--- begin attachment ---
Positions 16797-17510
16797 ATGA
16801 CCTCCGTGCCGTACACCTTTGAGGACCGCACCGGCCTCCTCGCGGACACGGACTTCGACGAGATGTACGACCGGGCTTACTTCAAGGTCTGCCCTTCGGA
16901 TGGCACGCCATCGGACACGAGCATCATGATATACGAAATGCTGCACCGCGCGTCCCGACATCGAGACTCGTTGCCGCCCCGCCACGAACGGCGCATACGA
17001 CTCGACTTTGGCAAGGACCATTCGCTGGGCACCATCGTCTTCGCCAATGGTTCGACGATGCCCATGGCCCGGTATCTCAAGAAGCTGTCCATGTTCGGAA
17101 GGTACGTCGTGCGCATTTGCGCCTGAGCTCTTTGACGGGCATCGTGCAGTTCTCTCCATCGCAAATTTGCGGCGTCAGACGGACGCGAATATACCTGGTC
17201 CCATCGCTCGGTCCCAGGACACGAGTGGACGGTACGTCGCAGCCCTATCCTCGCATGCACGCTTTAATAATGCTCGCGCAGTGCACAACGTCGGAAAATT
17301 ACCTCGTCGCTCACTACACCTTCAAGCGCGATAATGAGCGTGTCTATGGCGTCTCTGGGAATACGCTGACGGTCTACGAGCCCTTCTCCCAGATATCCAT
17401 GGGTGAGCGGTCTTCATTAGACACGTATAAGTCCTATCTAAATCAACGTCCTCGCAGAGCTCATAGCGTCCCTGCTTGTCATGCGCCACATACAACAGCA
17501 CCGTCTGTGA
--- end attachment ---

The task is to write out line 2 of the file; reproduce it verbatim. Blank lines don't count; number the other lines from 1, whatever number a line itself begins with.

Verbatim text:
16797 ATGA